Recovery can be easier and less painful if you resist the urge to use your hand. It may be helpful to use voice activated commands on electronic devices, and change your routine to minimize physical adjustments and work on your part.

Factors which affect recovery time are patient health and age, as well as how far progressed the condition was at the time of surgery. This is the case with most health conditions. Following instructions to elevate the hand and do consistent therapy are going to make a big difference.

All of these symptoms, to include coordination and hand strength improves over the following weeks and months.

Summary: Recovery time depends on choosing a skilled surgeon as well as following doctor-recommended steps at home. Pain, coordination and strength get better in weeks and months after surgery.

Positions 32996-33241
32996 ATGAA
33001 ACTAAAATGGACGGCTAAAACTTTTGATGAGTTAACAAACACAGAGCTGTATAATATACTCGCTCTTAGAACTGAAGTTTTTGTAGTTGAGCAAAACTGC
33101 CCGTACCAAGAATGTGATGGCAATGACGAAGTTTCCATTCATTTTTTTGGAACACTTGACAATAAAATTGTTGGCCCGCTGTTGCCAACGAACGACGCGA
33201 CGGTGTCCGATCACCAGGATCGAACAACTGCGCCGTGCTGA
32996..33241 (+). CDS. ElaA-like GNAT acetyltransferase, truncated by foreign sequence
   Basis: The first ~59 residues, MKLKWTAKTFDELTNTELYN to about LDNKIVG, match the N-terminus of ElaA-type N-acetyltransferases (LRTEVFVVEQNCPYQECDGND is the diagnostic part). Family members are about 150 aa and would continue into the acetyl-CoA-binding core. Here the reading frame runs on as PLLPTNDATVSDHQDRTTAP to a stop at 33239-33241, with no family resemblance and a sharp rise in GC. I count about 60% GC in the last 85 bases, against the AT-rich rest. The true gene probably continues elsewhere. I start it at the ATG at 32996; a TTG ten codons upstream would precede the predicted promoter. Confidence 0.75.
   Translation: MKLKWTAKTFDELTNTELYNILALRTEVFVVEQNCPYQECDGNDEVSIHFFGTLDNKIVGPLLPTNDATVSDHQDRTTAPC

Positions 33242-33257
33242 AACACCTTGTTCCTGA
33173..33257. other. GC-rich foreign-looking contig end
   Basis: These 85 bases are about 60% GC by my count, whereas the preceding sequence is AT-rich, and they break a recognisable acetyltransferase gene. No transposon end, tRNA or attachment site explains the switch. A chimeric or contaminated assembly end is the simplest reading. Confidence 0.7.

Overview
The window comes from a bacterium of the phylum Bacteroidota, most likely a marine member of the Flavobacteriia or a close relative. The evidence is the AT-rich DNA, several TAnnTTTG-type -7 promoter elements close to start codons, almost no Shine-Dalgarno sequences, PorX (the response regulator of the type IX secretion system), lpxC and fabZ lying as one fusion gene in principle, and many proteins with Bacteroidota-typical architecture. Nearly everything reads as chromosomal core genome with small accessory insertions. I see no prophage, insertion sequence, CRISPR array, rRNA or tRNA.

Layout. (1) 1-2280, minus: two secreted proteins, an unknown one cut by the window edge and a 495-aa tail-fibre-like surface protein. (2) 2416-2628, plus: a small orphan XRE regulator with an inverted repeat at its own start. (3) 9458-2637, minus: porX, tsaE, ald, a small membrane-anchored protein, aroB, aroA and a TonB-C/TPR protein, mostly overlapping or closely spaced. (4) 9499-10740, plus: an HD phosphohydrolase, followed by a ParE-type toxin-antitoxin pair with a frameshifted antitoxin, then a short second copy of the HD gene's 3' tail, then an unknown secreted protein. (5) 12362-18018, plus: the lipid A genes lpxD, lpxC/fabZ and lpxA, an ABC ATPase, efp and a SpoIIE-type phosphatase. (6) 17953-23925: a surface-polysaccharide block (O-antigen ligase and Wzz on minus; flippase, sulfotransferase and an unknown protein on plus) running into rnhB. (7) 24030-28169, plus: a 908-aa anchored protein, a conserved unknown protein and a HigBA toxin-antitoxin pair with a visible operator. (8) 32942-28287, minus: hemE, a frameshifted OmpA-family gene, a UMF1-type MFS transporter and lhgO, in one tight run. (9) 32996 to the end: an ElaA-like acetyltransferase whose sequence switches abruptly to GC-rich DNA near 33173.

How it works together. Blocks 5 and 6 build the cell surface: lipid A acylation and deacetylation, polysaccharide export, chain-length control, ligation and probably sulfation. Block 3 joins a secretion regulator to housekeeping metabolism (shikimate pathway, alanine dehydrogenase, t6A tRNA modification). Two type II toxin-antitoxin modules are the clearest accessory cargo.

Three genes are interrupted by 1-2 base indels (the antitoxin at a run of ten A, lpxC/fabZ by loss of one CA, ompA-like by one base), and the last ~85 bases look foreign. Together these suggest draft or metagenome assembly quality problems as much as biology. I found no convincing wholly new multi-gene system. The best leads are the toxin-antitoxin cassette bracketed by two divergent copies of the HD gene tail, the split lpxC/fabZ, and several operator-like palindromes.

Learn About Healing From Carpal Tunnel Surgery Then Call Our Office:

  • An appointment to remove the bandages and stitches. This is typically done 1 week after surgery.
  • Resume light activity. Depending on the type of work, you may plan to return back to work approximately 2-4 weeks after the surgery. Pain should be gradually decreasing in the palm.
  • It is a time when normal activities can be resumed, such as driving, light lifting, gripping and typing. It may be a good idea to use a splint to give the wrist rests between activities.
  • Full mobility: Should occur or be working towards it with therapy at about 4 weeks. All normal activities, to include sports may be expected between 6-8 weeks.

Carpal Tunnel Release boasts high success in relieving nerve pain with the goal of pain-free hand-usage.

Summary: This common surgery has low-risk and a high success rate. There are varying rates of healing, but light activity can be resumed within 2-4 weeks.

We know this can be a trying time with the pain and discomfort in your hand and we have the tools and people in place to get you on the road to recovery. Contact Dr. Khan today at 734-419-1615 to set up a consultation for your Carpal Tunnel Surgery.

26850 Providence Pkwy

Suite 125

Novi, MI 48374

Phone: 734-419-1615

CONTACT 734.419.1615